Hundreds of people in Pakistan on Saturday defied government orders prohibiting assembly of more than five people to welcome suspended Chief Justice Iftikhar Mohammed Chaudhry.
Chaudhry, in the eye of a storm since he was suspended on March 9, travelled to the military garrison town of Abbotabad 60 km from Islamabad to address lawyers.
Slogans like "Go Musharraf Go" greeted him as his motorcade move through the ancient Taxila town.
While Chaudhry refrained from speaking during the journey, Ali Ahmed Kurd, one of the lawyers defending him in the Supreme Court speaking at the rally said: "The constitution gives the people of Pakistan the right to rule the country. We will no longer allow any army general to rule."
The rally is in keeping with Chaudhry's defiance of the government, even as the apex court is hearing his petition. Media reports have said each rally has gathered more and more support.
However, the live television coverage was missing on Saturday.
There were no live broadcasts of Chaudhry's journey to Abbottabad as the government has stipulated that any such coverage would require prior official permission.
Media appeared to tone down its presence after a warning from the government earlier this week that it would not tolerate any coverage that is disparaging, especially of the army.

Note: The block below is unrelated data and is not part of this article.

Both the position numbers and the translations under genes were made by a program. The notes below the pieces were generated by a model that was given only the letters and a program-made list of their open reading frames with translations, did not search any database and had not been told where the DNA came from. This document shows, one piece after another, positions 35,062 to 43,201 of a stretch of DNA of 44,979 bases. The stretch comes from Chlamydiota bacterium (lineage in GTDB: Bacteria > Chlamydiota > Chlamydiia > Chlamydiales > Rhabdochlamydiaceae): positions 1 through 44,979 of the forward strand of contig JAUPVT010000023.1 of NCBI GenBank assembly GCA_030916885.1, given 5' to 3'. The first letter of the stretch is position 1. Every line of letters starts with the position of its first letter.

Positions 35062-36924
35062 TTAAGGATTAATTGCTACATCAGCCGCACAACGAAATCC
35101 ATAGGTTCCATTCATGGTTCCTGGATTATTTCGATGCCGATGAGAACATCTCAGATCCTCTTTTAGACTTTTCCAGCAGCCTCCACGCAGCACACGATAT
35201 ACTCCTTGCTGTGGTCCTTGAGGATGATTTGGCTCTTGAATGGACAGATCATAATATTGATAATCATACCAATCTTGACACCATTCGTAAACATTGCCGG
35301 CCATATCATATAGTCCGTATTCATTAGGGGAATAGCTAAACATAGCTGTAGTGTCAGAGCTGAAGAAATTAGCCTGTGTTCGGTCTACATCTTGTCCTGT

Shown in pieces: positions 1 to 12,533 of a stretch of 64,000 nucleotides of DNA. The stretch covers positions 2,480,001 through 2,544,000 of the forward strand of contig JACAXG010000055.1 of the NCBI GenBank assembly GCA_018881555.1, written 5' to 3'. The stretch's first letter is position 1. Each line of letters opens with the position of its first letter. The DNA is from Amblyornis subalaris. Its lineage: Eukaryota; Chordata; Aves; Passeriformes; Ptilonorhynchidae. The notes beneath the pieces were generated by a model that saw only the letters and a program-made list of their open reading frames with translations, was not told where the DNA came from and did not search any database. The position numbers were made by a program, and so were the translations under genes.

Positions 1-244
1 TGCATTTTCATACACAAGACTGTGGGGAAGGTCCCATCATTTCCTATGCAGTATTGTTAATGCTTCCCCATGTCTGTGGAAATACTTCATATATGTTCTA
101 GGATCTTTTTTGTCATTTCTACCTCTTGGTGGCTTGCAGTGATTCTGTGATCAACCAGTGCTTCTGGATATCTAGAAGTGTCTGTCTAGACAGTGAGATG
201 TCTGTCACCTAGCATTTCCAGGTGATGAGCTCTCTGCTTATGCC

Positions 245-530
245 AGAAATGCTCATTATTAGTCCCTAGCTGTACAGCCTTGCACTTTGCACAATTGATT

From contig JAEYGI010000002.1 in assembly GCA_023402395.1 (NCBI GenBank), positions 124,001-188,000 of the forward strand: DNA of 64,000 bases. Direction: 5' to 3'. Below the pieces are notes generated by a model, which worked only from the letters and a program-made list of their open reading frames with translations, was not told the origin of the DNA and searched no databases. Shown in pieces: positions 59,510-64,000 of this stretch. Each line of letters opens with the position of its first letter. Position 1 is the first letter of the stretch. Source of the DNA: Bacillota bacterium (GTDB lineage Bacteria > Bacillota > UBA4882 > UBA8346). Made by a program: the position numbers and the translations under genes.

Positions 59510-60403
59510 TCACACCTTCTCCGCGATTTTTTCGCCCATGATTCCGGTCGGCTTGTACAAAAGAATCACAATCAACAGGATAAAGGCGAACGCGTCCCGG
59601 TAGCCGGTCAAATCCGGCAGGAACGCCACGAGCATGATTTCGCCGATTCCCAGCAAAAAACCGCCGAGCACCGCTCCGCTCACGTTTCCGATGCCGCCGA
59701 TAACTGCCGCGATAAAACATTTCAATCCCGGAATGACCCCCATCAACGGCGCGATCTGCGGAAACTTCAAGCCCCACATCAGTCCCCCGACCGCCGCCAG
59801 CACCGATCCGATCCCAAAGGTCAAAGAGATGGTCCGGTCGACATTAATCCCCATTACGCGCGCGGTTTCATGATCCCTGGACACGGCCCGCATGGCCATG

Since President Pervez Musharraf, who is also the Army Chief, has refused to shed his uniform as demanded of him by the opposition parties, the role of the armed forces has come in for sharp criticism at protest rallies.
Musharraf resented anti-army remarks made at a seminar that Chaudhry addressed, in the precincts of the Supreme Court saying that it was the "duty" of every Pakistani to defend the armed forces.
Musharraf has said that he had allowed "full freedom" to the media, facilitating the growth of private TV channels. But the media has taken up the opposition causes, projected on the negative image of the country and suppressed or played down the government's many achievements.
If the media was at a low-key at Abbottabad, the government too retained a low profile, ostensibly so as not to provoke defiance.
Despite the two-month ban on gatherings of more than five people, police didn't stop Chaudhry's supporters, who first gathered outside his home in an upscale neighborhood of Islamabad, then marched down a main road with him to Abbotabad.